One afternoon, I ended up in a support chat with someone from BlueHost. Days of, “Sorry, let me check on this. Please hold!” from Site5 may have taken its toll on me, because as soon as I realized that I was talking to someone who actually knew what the fuck was going on, it felt like waking up from a terrible never-ending nightmare.

It was all a blur at that point, but I know I entered the conversation with pre-sales questions for my clients. I came out signing up for a Prime account with them and this exciting feeling of starting something new. I still remember my support guy’s name. It was Vincente. And I told him how awesome he was. And he told me, “If you don’t need the space, don’t waste the money.”

And then I asked him to marry me.

No, I didn’t.

But I wanted to.

Full disclaimer again, but I’m not getting paid for posting this or even talking about BlueHost. Just as I was pretty jazzed about Lunapads, I gotta say that I’m equally jazzed about BlueHost. I’m using the word, “jazzed”. That means something, guys.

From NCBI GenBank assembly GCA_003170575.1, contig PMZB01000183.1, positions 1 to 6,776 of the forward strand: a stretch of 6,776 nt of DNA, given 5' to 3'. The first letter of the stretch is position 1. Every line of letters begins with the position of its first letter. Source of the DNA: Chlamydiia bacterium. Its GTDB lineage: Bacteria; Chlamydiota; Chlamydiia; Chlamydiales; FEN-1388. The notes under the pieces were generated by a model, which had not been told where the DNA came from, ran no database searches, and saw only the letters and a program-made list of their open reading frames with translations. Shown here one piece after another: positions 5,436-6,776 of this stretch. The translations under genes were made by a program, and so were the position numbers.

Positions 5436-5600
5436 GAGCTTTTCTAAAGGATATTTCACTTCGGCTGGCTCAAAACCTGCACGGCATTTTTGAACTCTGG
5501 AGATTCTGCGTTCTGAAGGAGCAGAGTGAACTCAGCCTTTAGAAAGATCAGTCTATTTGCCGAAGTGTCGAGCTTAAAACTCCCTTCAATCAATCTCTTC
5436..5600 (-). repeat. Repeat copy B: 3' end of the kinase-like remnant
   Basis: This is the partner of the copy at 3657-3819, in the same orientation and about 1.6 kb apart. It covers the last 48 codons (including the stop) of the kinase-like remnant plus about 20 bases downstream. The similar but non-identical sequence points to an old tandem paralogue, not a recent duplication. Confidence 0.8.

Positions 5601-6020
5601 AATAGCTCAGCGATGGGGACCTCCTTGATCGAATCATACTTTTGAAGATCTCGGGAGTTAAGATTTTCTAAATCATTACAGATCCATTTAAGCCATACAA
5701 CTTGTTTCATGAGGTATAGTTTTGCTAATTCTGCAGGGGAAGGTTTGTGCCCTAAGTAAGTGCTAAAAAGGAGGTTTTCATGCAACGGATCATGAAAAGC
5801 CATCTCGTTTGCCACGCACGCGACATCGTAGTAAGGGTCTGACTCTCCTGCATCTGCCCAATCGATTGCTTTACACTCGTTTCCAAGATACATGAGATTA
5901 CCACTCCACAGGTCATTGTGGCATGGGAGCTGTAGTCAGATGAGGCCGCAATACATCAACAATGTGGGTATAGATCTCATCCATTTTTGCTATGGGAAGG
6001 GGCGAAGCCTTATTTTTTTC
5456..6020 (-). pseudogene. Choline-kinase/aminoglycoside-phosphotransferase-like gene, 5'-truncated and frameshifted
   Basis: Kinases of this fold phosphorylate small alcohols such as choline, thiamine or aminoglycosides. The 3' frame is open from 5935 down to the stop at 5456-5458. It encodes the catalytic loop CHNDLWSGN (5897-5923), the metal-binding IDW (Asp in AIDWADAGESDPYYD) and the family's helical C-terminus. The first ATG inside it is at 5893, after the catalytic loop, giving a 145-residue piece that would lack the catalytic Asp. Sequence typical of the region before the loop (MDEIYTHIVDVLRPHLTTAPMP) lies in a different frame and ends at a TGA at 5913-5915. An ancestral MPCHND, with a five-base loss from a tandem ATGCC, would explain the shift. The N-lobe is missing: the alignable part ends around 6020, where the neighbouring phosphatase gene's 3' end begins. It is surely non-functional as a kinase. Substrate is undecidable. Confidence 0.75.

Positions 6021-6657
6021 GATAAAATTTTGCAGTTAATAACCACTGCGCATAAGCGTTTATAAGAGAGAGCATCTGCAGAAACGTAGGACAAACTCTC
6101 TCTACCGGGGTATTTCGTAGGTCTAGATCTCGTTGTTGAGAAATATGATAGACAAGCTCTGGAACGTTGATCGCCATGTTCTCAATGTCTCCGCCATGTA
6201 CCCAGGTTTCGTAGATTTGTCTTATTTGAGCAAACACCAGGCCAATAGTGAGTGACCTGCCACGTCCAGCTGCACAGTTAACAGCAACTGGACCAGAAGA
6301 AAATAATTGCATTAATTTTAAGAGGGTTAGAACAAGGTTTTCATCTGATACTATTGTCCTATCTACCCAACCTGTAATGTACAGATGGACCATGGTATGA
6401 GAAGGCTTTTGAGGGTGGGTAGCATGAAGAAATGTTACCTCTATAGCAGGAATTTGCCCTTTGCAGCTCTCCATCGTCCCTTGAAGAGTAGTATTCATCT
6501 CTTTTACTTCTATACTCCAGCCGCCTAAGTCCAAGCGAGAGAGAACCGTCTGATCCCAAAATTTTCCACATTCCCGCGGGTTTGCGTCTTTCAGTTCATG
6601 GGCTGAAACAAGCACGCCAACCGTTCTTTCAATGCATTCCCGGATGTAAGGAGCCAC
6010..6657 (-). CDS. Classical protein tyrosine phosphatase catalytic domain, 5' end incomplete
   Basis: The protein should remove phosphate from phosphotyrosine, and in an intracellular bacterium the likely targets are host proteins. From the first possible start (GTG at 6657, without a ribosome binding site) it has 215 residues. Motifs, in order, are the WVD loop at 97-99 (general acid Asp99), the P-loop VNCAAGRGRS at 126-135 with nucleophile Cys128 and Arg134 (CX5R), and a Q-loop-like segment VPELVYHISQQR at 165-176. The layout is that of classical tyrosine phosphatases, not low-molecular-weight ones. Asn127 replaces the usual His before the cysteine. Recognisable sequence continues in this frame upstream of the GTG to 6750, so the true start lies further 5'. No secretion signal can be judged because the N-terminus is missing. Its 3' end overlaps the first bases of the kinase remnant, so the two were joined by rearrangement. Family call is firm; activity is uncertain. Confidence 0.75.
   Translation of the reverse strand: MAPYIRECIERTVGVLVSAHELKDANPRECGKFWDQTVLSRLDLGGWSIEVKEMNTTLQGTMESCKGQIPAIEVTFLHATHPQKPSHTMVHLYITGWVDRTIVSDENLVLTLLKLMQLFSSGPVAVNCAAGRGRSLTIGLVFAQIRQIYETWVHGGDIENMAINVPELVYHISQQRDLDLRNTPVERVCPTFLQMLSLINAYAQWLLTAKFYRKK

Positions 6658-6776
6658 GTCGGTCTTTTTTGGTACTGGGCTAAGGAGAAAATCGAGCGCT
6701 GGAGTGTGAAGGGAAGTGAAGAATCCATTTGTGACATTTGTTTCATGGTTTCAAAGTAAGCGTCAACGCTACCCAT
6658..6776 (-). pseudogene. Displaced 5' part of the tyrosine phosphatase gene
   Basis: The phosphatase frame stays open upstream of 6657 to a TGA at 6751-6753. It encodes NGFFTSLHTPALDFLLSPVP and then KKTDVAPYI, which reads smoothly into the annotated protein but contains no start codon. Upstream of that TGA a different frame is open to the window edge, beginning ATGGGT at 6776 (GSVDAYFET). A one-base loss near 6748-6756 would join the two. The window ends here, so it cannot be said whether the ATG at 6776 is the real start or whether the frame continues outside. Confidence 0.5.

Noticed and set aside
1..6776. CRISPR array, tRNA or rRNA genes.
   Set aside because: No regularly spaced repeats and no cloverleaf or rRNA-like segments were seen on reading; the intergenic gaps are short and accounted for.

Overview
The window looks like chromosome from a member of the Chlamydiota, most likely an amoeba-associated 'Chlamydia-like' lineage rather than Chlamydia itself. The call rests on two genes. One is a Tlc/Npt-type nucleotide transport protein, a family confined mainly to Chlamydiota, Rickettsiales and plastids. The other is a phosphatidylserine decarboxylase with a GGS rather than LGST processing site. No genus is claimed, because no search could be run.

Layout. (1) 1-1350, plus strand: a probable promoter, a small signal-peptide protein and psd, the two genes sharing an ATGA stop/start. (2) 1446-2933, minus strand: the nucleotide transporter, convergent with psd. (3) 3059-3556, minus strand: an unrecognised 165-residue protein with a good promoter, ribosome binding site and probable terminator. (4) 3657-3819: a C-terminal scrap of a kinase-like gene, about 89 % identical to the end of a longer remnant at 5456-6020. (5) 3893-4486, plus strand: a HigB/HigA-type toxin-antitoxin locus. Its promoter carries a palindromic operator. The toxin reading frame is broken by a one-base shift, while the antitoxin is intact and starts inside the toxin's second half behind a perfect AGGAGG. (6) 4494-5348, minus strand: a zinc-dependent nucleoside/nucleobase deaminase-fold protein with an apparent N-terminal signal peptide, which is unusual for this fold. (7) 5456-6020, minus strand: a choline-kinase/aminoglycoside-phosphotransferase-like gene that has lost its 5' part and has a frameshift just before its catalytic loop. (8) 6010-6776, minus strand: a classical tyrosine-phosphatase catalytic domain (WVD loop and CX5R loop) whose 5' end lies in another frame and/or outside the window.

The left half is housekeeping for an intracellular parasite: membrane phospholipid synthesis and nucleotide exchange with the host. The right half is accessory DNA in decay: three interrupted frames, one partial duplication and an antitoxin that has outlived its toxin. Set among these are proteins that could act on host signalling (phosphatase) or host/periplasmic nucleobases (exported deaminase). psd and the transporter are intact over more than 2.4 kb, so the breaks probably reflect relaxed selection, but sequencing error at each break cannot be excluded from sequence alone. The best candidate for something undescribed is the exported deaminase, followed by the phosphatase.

Their Shared Hosting Prime offering was much better and cheaper, for way more things:

  • Unlimited websites
  • SSL installation for WordPress sites
  • 1 free domain
  • Domain privacy
  • Back-up services

What the actual fuck. And while I was looking at VPS options for another project, their very similar options were at very different price points.

Site5’s VPS starts at $62/mo
BlueHost’s VPS starting at $20/mo

Friends, I can’t even.

I know I’m no expert at any of this, and cheap web hosting is hardly something worth talking about at fancy dinner parties or when you’re trying to impress colleagues. But I just felt like sharing this experience because for one thing, it kind of woke me up to how I had lulled myself into complacency with Site5.

It might still be the honeymoon stage with BlueHost at the moment, and I’m already discovering a few annoying things there and there, but at the moment, they are miles ahead and way better than what I was previously dealing with.

Maybe in another 10 years, I’ll change my mind again, but for now, my bottom line is:

Yes, I would recommend BlueHost!

I Really Love Liz Climo

One of my favourite illustrators is Liz Climo. I had seen one of her cartoons on my Facebook feed one day, and when I visited her page, I just couldn’t stop.